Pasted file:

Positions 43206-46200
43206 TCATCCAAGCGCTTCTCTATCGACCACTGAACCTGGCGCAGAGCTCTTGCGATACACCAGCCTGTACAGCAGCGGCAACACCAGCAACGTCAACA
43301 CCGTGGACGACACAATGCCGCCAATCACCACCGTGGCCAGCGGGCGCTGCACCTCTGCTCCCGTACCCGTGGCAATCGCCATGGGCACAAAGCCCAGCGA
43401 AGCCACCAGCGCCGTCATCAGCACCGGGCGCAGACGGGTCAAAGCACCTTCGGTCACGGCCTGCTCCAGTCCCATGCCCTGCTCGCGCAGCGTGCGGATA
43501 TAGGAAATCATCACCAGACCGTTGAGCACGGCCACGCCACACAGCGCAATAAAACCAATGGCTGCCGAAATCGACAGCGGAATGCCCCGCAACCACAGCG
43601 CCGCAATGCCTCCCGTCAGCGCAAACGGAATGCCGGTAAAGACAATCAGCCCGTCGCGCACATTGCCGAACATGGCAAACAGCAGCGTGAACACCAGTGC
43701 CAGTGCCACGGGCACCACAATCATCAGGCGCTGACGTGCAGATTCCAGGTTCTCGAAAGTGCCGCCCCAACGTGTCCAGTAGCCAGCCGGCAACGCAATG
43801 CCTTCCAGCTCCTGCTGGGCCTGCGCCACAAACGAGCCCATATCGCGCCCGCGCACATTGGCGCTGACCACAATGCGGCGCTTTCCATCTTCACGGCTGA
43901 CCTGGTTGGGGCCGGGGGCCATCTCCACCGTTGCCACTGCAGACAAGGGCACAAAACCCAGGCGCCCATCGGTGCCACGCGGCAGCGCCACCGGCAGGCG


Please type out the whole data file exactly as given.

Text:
Positions 43206-46200
43206 TCATCCAAGCGCTTCTCTATCGACCACTGAACCTGGCGCAGAGCTCTTGCGATACACCAGCCTGTACAGCAGCGGCAACACCAGCAACGTCAACA
43301 CCGTGGACGACACAATGCCGCCAATCACCACCGTGGCCAGCGGGCGCTGCACCTCTGCTCCCGTACCCGTGGCAATCGCCATGGGCACAAAGCCCAGCGA
43401 AGCCACCAGCGCCGTCATCAGCACCGGGCGCAGACGGGTCAAAGCACCTTCGGTCACGGCCTGCTCCAGTCCCATGCCCTGCTCGCGCAGCGTGCGGATA
43501 TAGGAAATCATCACCAGACCGTTGAGCACGGCCACGCCACACAGCGCAATAAAACCAATGGCTGCCGAAATCGACAGCGGAATGCCCCGCAACCACAGCG
43601 CCGCAATGCCTCCCGTCAGCGCAAACGGAATGCCGGTAAAGACAATCAGCCCGTCGCGCACATTGCCGAACATGGCAAACAGCAGCGTGAACACCAGTGC
43701 CAGTGCCACGGGCACCACAATCATCAGGCGCTGACGTGCAGATTCCAGGTTCTCGAAAGTGCCGCCCCAACGTGTCCAGTAGCCAGCCGGCAACGCAATG
43801 CCTTCCAGCTCCTGCTGGGCCTGCGCCACAAACGAGCCCATATCGCGCCCGCGCACATTGGCGCTGACCACAATGCGGCGCTTTCCATCTTCACGGCTGA
43901 CCTGGTTGGGGCCGGGGGCCATCTCCACCGTTGCCACTGCAGACAAGGGCACAAAACCCAGGCGCCCATCGGTGCCACGCGGCAGCGCCACCGGCAGGCG